Hello Folks,

Do you know how to import CSV file into SQL Server? Or, How to load comma delimited file into SQL Server? It’s with the help of SQL Server Bulk Insert.

Well I have noted down some keynotes about this:

  • SQL Server Bulk-Insert can be used within any T-SQL script or stored procedures to import the data into SQL Server.
  • It is being used to import the data into a database table or view in a user-specified format.
  • The parameters of the command specify the table receiving the data, the location of the source file, and the options.
  • Bulk-Insert is being used to efficiently transfer data between SQL Server and heterogeneous data sources.
  • CSV stands for Comma Separated Values, sometimes also called Comma Delimited Values.
  • Bulk-Insert is one in which every column from the source table is simply inserted directly to the destination table using one-to-one mapping.
  • It goes like this; first column from the source file is being dumped into the first column of the destination table. If there are too many columns in the destination table, then BULK INSERT will work, as the extra data is placed into the bit bucket and simply being discarded.
  • The Syntax for the Bulk-Insert is as follows:

Well, there is lot of parameters here; we will discuss the significant one later on.

  • The Bulk-Insert command won’t accept a string concatenation or variable in the FROM clause. If you need to do this, it will be possible only with the help of dynamic SQL statement.
  • Since BULK INSERT is dependent on the column position of both the source file and the destination file, it is the best practice to use a view as an abstraction layer between the BULK INSERT command and the table.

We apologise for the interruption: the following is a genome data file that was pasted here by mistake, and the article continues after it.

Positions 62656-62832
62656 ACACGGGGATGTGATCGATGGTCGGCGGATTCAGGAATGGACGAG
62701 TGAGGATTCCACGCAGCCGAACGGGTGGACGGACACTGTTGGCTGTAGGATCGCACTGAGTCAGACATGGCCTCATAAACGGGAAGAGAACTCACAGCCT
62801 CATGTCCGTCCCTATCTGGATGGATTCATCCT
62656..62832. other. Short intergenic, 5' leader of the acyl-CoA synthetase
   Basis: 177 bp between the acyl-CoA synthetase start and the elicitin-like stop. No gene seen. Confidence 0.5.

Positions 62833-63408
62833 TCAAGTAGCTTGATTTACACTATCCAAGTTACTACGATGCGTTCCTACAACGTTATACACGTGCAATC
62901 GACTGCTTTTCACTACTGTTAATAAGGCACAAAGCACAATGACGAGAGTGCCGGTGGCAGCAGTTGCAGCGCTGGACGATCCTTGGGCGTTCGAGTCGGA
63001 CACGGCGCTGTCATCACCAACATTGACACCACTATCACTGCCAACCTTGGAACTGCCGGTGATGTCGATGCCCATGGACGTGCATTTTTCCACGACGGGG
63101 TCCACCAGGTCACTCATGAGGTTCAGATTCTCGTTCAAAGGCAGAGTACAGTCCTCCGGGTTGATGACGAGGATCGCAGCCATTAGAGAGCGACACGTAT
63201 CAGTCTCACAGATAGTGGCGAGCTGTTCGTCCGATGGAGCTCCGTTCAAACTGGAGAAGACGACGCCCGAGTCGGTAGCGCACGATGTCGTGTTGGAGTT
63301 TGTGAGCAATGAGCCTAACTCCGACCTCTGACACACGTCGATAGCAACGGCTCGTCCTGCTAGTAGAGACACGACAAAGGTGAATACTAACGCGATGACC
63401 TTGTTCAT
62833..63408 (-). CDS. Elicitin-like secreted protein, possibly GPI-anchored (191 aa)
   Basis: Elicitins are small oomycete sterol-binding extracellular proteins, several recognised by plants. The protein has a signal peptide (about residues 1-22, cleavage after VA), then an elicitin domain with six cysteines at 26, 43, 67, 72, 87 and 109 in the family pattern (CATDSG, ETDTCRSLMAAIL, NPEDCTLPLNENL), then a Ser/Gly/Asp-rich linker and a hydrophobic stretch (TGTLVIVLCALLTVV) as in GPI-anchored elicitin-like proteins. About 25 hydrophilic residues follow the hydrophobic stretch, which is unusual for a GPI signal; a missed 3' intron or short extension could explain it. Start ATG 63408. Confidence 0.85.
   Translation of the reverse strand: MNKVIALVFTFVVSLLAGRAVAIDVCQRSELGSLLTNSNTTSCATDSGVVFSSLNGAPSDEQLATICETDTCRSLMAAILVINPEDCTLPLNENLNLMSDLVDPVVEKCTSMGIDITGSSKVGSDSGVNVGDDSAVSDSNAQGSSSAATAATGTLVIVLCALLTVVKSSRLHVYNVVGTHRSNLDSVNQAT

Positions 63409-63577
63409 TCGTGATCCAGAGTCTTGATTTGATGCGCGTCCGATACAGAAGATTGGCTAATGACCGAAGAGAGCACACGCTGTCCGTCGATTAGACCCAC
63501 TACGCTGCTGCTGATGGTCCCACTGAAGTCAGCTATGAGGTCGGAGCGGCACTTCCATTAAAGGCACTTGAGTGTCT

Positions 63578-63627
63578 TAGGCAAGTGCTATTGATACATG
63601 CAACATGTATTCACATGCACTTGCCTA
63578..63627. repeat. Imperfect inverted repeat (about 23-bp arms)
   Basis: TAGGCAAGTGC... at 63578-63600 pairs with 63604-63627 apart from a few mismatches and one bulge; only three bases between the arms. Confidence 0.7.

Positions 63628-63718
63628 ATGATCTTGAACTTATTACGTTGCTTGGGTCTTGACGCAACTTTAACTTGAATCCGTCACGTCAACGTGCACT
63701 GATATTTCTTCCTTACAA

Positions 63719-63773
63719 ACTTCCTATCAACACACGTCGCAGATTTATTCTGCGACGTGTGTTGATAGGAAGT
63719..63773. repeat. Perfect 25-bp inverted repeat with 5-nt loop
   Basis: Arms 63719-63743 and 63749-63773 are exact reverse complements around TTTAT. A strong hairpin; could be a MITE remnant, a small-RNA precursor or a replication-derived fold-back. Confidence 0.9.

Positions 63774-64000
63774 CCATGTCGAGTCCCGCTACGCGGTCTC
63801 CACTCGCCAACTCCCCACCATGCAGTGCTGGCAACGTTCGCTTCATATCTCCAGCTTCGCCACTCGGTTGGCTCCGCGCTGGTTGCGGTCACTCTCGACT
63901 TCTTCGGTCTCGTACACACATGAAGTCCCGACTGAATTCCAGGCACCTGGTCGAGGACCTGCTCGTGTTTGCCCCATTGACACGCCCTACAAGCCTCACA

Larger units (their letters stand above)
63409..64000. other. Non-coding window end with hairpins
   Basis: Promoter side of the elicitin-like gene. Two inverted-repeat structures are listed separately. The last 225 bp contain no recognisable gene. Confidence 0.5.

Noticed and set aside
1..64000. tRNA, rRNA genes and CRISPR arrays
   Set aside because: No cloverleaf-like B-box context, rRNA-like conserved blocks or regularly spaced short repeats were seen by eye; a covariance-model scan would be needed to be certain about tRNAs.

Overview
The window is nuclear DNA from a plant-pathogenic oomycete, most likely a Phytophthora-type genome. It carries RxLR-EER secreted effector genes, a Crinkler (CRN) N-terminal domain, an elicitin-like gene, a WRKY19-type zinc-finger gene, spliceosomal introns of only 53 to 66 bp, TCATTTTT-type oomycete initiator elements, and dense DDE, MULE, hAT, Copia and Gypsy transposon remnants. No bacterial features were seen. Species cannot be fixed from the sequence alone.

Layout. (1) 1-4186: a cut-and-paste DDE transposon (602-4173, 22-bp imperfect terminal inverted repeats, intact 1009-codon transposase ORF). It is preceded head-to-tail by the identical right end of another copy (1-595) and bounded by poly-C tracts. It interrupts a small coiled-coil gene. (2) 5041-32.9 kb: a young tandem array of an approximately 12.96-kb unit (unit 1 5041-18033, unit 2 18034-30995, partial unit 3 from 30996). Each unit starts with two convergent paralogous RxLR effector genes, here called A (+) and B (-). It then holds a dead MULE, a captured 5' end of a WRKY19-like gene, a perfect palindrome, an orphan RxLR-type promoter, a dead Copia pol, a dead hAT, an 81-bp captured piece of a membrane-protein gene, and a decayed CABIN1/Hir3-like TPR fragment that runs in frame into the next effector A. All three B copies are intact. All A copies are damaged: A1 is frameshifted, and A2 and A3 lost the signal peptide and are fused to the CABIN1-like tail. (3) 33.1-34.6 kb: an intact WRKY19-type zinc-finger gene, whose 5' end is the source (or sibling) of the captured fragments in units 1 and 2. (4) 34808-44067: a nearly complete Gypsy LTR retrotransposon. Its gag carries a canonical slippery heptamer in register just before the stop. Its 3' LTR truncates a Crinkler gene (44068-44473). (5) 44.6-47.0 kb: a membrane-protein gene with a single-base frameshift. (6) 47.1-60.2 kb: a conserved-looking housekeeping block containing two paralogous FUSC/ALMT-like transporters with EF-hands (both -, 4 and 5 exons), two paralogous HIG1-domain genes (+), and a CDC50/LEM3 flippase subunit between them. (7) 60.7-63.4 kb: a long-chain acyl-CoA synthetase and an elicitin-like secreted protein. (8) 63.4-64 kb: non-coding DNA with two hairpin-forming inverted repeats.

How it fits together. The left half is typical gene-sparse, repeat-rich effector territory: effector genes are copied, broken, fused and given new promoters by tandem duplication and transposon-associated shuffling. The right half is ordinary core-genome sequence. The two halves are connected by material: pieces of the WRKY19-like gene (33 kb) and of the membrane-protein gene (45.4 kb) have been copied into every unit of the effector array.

• If the structure of the source file or the destination file is altered, then modifying the view can keep the BULK INSERT running without having to change the other object’s structure.
  • You can also BULK INSERT the data into a staging table, check the data, and then perform the rest of the transformations as we merge the data into permanent tables.
  • It will become easier if we see this example:

Here we have created table ‘sample_addtype’, and therefore we are using the BULK INSERT to get it done.

The result for this can be seen as:

1_SQL_Server_Bulk_Insert

Now, it’s time to discuss some significant parameters in the BULK INSERT:

  • Field Terminator: It specifies the character used to delimit or separate columns in the source file. It can be “,” (comma) or “|” (pipe).
  • Row Terminator: It specifies the character that ends a row in the source file. ‘\n’ means end of row and is the typical setting. Files from mainframe don’t use a clean end of line. So we have to use hex editor to view the actual end of the line characters and specify the row terminator in hex. A hex value of ‘0A’ is quoted as ‘0x0A’.
  • FirstRow: It is useful when specifying whether the incoming file has column headers.
  • TabLock: It places an exclusive lock on the entire table and saves SQL Server the trouble of having to lock the table’s data pages being created.
  • Rows per Batch: It tells SQL Server to insert n number of rows in a single batch, rather than the entire file.
  • Max Errors: It specifies how many rows can fail before the bulk insert fails.

Well this was all about Bulk-Insert.

And also comments on this!!

 

Regards

Piyush Bajaj

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